21 21 Table 1: Estimated Indigenous population, by state and territory, Australia, 30 June 2010 State or territory Indigenous population Proportion of Australian Indigenous population (%) Proportion of state or territory population (%) NSW165,19029.42.3 Vic36,7346.50.7 Qld160,51428.53.6 WA76,21813.53.4 SA30,3825.41.9 Tas20,0863.64.0 ACT4,7090.81.3 NT68,59912.230.5 Australia562,681100.02.6 Source: Derived from ABS, 2009 [1], ABS, 2010 [3][1][3] January 15, 2015

22 Ancient enterprise January 15, 2015 22

23 January 15, 2015 23

24 January 15, 2015 24 Aqua-culture industry 8,000 years old Labour mobilisation – housing - provision food clothing etc for workers Large scale harvest linked to production Smoking = value added product Containerisation - woven baskets Distribution network – thousands of miles 1/3 rd cont.

25 January 15, 2015 25 Indigenous Australian Leadership entrepreneurship - enterprise = 8,000 years of history Leadership & Enterprise participation is NOT un-Aboriginal

26 Can Indigenous entrepreneurs or Leaders be taught? … Or are they born? January 15, 2015 26

27 Do Indigenous we face different challenges to that experienced by settler society? January 15, 2015 27

28 The hurdles in the development of leadership & entrepreneurship are:- Racism Low human capital Low social capital Lack of financial capital Diminishing cultural capital & Neo-liberal government policies – New Managerialism January 15, 2015 28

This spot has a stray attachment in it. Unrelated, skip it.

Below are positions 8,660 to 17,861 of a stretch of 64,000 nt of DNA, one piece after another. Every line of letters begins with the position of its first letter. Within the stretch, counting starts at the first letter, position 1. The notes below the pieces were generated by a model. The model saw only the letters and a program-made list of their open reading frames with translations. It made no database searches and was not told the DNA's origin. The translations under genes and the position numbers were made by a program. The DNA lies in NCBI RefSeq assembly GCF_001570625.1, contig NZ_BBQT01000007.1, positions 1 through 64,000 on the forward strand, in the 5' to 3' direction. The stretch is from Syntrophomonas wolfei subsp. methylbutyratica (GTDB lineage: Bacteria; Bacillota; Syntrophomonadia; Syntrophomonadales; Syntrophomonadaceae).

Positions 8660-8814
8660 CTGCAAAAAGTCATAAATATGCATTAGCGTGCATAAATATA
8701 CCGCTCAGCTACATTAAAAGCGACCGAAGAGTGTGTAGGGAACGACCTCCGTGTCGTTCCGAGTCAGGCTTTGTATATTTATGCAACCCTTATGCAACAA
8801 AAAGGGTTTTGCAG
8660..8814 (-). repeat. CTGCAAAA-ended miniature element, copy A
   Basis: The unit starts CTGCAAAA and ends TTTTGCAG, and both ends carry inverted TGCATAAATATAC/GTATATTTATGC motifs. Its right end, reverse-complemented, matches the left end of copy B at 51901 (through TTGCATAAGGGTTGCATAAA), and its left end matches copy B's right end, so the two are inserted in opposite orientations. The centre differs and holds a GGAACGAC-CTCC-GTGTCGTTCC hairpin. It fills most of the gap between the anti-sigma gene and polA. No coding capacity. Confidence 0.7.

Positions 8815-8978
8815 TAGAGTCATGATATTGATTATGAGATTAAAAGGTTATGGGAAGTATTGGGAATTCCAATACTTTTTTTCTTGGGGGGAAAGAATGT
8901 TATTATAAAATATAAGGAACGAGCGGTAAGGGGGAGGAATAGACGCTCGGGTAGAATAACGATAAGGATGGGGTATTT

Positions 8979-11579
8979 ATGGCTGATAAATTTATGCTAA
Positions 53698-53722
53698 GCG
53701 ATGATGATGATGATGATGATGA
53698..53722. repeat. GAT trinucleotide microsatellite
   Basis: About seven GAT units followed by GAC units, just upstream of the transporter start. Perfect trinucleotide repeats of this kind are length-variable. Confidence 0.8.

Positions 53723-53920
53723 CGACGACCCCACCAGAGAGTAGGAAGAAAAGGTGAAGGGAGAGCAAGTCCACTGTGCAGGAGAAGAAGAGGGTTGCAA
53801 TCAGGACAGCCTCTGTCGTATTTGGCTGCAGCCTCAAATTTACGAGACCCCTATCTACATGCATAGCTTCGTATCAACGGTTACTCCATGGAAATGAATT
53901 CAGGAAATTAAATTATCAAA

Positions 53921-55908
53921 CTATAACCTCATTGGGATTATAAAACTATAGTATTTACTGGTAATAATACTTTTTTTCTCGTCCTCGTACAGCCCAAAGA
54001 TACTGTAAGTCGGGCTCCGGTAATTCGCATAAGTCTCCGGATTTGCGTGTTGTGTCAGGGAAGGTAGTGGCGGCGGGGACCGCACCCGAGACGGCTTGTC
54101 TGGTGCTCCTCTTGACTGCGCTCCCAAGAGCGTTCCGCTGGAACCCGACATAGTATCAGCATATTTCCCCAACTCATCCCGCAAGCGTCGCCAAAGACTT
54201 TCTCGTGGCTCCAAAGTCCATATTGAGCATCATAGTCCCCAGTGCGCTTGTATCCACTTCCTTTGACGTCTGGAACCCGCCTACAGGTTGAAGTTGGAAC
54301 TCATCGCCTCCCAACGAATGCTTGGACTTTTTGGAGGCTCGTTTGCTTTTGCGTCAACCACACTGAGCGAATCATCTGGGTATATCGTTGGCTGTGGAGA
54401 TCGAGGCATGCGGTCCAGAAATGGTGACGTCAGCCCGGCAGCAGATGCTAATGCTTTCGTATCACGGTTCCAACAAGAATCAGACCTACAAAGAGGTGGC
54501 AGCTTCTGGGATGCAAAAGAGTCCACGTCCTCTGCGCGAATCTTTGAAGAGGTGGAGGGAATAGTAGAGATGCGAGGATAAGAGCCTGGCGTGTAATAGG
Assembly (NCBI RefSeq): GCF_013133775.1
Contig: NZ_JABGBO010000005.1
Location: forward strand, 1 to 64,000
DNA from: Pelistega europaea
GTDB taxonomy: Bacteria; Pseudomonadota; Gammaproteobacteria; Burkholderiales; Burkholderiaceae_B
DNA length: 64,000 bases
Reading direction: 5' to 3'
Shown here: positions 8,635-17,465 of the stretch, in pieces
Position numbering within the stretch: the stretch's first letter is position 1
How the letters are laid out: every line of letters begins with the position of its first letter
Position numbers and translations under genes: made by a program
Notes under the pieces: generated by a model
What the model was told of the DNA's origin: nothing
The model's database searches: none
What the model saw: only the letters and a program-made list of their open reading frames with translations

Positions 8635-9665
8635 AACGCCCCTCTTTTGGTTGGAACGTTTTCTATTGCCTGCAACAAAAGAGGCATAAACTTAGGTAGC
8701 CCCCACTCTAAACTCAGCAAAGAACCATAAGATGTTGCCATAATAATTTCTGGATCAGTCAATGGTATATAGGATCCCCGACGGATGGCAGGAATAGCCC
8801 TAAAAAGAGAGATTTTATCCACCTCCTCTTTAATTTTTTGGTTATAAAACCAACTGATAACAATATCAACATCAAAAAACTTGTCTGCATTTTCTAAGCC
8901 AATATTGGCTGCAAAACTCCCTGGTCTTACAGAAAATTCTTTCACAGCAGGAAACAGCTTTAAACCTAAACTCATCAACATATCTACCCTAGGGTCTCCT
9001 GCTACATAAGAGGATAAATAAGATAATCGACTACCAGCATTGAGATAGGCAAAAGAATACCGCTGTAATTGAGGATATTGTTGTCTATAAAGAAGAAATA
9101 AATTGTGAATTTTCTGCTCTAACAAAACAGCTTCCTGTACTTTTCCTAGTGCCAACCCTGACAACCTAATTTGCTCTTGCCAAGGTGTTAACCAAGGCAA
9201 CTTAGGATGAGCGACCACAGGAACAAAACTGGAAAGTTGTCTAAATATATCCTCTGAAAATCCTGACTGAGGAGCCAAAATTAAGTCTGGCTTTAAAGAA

29 The future is all about capacity building … … for both Indigenous and non-Indigenous January 15, 2015 29

30 So what works without reinventing the wheel? January 15, 2015 30

31 Community Leadership January 15, 2015 31

32 32 Johnny Japangardi Miller and Peggy Nampijinpa Brown Mt Theo Outstation

33 The Outstation focuses on young Warlpiri people started by Yuendumu Community in 1993 to address chronic petrol sniffing. The program has since broadened in nature and scope to provide a comprehensive program of youth development and leadership, diversion, respite, rehabilitation, and aftercare throughout the Warlpiri region the provision of cultural rehabilitation and strengthening of young people through the care of Warlpiri mentors and elders at the remote Outstation, 160km northwest of Yuendumu. Elders of the Yuendumu Community initiated the program, with additional support from local organisations January 15, 2015 33